In her recent piece Not All Stories Are Created Equal, Hotwire CEO Barbara Bates outlines succinctly the difference between omnichannel and multichannel communications through the lens of storytelling - are you writing the chapters of a book (one cohesive story) or a collection of short stories?
This is only one of the decision you have to make as you are thinking about how to talk to your audience. And it's an easy one compared to getting down to business and actually creating the stories you want to tell. That is indeed hard and takes discipline. Kate Santore, Coca-Cola's senior integrated marketing content manager, outlines the brand's approach and philosophy to storytelling, and if you ask yourself these key questions as you embark on the journey you'll be on the right path.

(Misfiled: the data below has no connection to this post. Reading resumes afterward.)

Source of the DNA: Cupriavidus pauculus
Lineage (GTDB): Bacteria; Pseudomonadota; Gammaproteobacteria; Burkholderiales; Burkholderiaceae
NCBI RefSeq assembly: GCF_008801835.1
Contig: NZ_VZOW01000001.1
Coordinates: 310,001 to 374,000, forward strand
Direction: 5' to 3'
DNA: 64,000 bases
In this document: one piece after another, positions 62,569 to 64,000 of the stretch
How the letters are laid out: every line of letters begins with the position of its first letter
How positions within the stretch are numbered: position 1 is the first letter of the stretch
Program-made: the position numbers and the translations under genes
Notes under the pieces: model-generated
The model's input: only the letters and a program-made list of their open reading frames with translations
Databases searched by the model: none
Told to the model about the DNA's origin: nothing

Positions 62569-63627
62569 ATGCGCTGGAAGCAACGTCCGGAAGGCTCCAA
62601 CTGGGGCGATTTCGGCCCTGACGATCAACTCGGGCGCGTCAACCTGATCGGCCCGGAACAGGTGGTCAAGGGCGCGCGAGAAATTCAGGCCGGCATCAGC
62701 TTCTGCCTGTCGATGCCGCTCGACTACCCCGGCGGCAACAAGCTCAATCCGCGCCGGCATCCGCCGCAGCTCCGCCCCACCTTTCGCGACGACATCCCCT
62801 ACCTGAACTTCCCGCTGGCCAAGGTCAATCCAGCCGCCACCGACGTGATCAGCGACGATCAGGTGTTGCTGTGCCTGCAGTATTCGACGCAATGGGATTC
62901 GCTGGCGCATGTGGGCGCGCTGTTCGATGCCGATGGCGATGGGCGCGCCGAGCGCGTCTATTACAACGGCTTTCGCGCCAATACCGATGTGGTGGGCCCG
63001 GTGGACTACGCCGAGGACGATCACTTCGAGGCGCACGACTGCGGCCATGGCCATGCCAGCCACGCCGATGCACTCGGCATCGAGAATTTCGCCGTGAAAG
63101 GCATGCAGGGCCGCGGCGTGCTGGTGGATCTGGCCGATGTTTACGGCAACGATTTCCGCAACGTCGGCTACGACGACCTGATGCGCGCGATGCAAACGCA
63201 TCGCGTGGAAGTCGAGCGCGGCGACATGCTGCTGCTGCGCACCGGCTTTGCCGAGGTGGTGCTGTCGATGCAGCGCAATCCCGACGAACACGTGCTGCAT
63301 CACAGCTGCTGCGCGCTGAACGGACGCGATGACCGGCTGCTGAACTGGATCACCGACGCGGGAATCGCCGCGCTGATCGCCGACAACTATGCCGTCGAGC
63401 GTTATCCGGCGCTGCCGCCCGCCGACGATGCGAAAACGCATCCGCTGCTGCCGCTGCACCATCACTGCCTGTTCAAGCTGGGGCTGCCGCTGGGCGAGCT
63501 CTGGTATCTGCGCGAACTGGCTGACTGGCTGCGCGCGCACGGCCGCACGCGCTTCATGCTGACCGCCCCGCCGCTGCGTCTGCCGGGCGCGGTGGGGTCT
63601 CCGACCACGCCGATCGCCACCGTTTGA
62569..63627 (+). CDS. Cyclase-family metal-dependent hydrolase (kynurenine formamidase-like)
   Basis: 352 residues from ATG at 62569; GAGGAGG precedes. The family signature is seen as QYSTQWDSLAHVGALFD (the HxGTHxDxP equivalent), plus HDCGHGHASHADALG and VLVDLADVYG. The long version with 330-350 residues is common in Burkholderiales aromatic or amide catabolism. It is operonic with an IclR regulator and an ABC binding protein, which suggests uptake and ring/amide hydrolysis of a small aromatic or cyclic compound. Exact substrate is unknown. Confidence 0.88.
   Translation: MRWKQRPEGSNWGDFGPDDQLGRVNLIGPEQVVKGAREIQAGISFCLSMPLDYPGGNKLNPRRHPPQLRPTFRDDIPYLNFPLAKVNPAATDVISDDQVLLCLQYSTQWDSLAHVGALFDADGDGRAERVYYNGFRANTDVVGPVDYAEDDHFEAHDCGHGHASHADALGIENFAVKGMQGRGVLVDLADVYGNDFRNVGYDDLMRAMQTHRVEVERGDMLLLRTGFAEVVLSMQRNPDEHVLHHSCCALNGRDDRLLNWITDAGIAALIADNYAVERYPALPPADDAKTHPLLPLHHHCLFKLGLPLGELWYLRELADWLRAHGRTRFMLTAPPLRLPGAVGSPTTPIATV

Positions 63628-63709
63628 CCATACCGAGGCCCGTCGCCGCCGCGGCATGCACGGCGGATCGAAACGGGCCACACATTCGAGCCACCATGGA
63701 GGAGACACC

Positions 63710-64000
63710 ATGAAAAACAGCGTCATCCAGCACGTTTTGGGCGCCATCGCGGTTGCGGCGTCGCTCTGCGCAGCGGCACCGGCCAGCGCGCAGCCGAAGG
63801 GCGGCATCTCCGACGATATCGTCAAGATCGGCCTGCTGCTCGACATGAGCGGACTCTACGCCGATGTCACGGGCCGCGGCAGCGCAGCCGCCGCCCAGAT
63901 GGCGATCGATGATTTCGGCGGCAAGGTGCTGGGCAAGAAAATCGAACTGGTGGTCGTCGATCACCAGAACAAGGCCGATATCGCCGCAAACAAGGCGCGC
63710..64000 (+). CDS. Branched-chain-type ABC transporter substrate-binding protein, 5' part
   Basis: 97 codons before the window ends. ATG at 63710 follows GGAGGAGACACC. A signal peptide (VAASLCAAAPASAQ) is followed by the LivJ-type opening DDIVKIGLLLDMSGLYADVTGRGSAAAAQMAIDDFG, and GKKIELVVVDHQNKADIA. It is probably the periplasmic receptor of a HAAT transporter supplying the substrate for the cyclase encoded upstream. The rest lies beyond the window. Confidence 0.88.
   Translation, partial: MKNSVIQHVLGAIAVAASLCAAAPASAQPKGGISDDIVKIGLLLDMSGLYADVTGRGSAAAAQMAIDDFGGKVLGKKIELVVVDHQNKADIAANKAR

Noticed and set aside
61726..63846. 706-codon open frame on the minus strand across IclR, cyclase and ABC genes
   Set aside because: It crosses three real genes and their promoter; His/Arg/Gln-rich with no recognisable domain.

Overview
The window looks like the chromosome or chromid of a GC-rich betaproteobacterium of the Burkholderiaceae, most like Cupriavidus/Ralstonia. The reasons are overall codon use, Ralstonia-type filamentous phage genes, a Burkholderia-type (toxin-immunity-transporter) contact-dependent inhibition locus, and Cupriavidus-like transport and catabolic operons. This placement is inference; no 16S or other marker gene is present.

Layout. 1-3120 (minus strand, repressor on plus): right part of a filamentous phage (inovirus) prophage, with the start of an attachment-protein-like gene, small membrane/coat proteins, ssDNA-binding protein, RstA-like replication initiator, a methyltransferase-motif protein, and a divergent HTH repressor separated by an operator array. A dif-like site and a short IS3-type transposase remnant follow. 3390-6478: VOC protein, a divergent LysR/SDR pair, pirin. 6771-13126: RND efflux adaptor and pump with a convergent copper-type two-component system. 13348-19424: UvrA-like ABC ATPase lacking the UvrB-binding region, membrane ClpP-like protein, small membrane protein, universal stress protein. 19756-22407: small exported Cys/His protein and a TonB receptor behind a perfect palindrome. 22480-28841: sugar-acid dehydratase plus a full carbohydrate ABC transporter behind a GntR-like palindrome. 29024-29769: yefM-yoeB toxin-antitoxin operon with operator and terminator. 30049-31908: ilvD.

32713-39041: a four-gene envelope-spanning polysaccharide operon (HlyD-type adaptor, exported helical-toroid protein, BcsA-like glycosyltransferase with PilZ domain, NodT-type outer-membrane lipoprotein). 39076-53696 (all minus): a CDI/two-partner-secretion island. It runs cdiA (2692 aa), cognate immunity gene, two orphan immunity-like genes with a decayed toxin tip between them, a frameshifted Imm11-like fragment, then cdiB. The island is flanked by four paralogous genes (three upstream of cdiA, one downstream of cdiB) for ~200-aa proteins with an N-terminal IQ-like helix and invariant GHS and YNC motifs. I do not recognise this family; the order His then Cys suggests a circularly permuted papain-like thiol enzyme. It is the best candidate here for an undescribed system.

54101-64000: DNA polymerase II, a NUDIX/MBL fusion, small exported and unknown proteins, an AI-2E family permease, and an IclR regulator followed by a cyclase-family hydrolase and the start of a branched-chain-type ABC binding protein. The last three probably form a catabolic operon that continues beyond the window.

- What is our storytelling ethos? (Hint: Coca-Cola's is What if...)
- Am I creating my brand stories or stories by my brand?
- Is my brand a character in the story with a role to play?
- What character does my brand play? (object of desire, embodiment of an attitude, social connector, offering functional benefit? identify those right for your brand and stick to one in each story)
- Can I tell the story without my brand? (then it's not a story we should tell)
- Does the story have relevance today and tomorrow?
- Do I want to write short stories or an entire book?
- Lastly, no matter the approach, are my brand stories liquid and linked over time?
Storytelling has always been a social activity so don't try to create stories in isolation, bring creators and audience together to unfold the narrative of your brand story. And the questions will light the way.
We must balance managing today while inventing tomorrow, constantly weighing what our brands stand for against the current conversation to see how/if we can add value to the narrative.